The Cannabis Mode of Action

In pharmacology, the term mode of action refers to the specific biochemical interaction through which a drug substance produces its medicinal effect. So, an important question is, how can substances from the Cannabis plant help in combating different diseases; what is its mode of action? Scientific studies clearly show that endocannabinoids play an important role in keeping our bodies balanced, especially during a state of illness. One cannabinoid researcher described it in this way: the endocannabinoid system helps your body to “feel less pain, control your movement (spasms), relax, eat, forget (post traumatic stress), sleep and protect your nervous system”.

It has now been scientifically established that the cannabis plant produces substances called cannabinoids that can interfere with our endocannabinoid system. This interaction provides many opportunities for treating difficult diseases and for the development of new medicines. In other words, the endocannabinoid system presents a set of new pharmacological ‘locks’ that can be opened or closed with the help of natural or synthetic cannabinoids. This is exciting information, but it is not entirely unique; just think of the opiates (morphine, codeine etc.) that are produced by the poppy (opium) plant. These opiates interfere with our system of opioid receptors, which are part of our nervous system and are meant to help us deal with intense pain, danger and other forms of severe stress. Thanks to scientific study of the poppy plant we have access to potent painkillers and anesthetics that help us get through a surgery or severe accident. Thus, turning a narcotic plant into valuable medicine has been done before, and cannabis may follow the same way to modern medicine.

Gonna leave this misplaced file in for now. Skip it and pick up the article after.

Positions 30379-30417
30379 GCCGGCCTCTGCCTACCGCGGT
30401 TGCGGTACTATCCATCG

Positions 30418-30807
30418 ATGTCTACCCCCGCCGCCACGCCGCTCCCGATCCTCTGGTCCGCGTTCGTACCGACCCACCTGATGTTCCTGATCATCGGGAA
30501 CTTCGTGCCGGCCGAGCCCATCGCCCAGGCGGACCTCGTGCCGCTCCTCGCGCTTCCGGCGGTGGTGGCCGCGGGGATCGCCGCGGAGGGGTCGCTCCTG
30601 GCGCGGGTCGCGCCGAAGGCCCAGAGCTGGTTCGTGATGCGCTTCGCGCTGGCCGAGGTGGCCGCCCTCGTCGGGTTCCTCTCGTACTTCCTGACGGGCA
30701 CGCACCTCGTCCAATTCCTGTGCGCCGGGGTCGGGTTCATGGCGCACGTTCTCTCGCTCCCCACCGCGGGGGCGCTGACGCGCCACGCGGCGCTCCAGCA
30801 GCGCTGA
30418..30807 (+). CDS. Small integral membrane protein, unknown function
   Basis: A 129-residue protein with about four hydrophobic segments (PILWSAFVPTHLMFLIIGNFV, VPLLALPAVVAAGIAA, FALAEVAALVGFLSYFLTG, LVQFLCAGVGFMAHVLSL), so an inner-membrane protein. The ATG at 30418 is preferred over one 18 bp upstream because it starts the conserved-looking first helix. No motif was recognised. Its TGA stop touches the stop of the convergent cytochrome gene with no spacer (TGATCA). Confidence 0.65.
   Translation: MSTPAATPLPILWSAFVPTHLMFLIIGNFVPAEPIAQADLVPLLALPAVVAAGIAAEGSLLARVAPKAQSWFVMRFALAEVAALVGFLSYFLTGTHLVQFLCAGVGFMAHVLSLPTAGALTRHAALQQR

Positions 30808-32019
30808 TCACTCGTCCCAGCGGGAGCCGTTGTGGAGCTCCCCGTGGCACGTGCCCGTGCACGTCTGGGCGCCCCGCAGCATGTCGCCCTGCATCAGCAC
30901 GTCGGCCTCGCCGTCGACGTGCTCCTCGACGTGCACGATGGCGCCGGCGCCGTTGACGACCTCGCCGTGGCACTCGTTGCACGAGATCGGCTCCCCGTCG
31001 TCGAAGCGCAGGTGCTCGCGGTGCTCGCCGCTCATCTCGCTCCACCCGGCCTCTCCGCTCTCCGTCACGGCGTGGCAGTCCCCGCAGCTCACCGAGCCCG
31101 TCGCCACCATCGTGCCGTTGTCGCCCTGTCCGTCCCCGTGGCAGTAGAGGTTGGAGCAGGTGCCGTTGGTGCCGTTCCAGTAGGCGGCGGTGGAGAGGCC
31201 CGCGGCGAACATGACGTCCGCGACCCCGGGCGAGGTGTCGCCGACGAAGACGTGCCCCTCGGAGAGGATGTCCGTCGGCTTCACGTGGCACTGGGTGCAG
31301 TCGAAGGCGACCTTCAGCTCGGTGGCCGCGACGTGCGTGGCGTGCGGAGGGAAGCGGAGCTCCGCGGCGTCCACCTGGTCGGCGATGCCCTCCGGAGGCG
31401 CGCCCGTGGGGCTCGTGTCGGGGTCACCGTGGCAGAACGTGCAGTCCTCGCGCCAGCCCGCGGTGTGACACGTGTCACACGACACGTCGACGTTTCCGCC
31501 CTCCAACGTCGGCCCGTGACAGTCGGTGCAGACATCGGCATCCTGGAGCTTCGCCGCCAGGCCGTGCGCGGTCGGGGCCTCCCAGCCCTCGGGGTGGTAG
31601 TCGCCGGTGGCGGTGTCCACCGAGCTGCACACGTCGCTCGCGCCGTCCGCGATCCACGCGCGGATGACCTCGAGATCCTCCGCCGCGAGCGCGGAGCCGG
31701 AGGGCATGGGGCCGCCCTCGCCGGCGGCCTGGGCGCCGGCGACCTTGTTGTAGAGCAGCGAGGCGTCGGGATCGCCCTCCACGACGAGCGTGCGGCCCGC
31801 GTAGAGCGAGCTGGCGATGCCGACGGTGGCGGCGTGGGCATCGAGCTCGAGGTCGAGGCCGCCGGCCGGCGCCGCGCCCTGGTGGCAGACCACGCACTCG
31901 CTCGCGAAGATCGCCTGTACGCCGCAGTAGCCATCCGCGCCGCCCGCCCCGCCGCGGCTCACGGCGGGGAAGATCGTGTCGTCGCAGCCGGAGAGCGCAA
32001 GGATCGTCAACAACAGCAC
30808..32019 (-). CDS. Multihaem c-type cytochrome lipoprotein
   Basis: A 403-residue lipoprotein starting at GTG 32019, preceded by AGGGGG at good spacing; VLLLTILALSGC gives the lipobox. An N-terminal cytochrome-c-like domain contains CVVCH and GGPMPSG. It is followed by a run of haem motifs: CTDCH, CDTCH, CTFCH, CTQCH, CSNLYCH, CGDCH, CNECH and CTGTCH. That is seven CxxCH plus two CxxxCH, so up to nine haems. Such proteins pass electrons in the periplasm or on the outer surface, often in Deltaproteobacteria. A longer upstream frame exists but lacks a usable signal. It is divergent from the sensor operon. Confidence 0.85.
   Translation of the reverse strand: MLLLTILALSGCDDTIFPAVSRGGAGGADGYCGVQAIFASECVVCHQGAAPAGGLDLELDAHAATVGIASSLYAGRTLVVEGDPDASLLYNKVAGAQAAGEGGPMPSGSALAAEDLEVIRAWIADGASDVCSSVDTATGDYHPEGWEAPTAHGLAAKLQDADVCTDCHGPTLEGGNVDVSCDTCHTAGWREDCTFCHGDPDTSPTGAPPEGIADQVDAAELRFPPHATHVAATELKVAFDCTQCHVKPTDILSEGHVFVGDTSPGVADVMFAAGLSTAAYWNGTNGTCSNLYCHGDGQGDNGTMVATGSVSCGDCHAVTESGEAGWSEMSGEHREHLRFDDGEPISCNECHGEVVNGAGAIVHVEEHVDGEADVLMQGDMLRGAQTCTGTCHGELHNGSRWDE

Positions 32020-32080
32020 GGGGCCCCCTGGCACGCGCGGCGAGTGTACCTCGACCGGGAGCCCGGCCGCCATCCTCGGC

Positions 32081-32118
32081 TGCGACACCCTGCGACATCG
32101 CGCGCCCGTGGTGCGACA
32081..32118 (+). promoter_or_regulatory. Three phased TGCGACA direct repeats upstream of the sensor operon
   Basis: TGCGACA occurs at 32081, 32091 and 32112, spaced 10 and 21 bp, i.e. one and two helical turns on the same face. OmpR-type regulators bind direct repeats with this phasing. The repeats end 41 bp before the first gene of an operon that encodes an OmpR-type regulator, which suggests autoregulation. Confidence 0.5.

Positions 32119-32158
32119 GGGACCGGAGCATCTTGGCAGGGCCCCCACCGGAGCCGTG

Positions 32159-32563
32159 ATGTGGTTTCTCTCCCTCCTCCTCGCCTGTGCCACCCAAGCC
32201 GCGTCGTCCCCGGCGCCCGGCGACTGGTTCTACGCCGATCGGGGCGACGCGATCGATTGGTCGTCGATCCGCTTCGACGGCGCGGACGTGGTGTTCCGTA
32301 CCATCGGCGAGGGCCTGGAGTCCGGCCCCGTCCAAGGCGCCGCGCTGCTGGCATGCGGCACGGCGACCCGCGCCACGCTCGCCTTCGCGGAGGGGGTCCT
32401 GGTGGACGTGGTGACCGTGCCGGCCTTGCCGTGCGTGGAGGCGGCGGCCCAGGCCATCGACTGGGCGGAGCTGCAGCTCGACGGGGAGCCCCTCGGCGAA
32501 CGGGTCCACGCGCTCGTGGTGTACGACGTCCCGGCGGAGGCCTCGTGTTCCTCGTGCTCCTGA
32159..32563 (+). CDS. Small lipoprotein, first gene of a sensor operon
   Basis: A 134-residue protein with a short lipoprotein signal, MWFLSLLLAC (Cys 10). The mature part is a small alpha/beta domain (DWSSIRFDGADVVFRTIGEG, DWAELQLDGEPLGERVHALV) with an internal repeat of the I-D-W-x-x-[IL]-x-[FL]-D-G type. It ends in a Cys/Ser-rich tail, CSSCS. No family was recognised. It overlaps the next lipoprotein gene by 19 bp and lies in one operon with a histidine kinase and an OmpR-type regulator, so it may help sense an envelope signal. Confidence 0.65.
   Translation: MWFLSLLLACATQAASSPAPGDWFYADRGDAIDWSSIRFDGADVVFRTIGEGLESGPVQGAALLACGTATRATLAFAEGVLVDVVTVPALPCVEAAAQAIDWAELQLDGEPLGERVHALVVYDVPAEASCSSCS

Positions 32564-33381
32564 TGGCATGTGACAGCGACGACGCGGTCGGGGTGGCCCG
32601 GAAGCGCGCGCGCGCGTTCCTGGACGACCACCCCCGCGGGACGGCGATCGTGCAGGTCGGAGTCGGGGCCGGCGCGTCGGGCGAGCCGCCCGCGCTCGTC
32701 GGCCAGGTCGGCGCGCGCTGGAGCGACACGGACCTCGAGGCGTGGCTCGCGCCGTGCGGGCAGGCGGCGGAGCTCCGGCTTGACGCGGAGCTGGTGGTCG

External cannabinoids, present in the cannabis plant, are able to interact with our internal endocannabinoid system and cause a variety of effects. However, cannabis is a potent medicine and may not be suitable for all patients. In some cases (depending on e.g. cannabis variety, dose and administration form), the effects may be therapeutic, while under other conditions unwanted effects may occur. When too much is consumed a state of intoxication will occur.

Although for some people this may be pleasant and even part of the therapeutic effect, concerns have been raised about the potential for long-term cannabis consumption to increase risk for schizophrenia, psychosis, bipolar disorders and major depression. In some way you could say that recreational users of cannabis are purposely overdosing a medicine, because they like the side-effects of it. By looking at the issue in this way, it may be easier to see the difference between medicinal use and the recreational use of cannabis.

The terpenes may be involved in all this in several possible ways: by helping cannabinoids to cross from the blood stream into the brain, or perhaps by changing the binding of cannabinoids to their receptors. Some terpenes also have their own effects, completely independent of the cannabinoid receptors. However, there are too many terpenes and too many different modes of action to discuss them all here. At present various studies have shown that whole plant preparations of cannabis often have a better medicinal effect than just THC alone. The way all the cannabis compounds work together to cause a medicinal effect is called synergy. More research is needed to fully understand how these interactions works.

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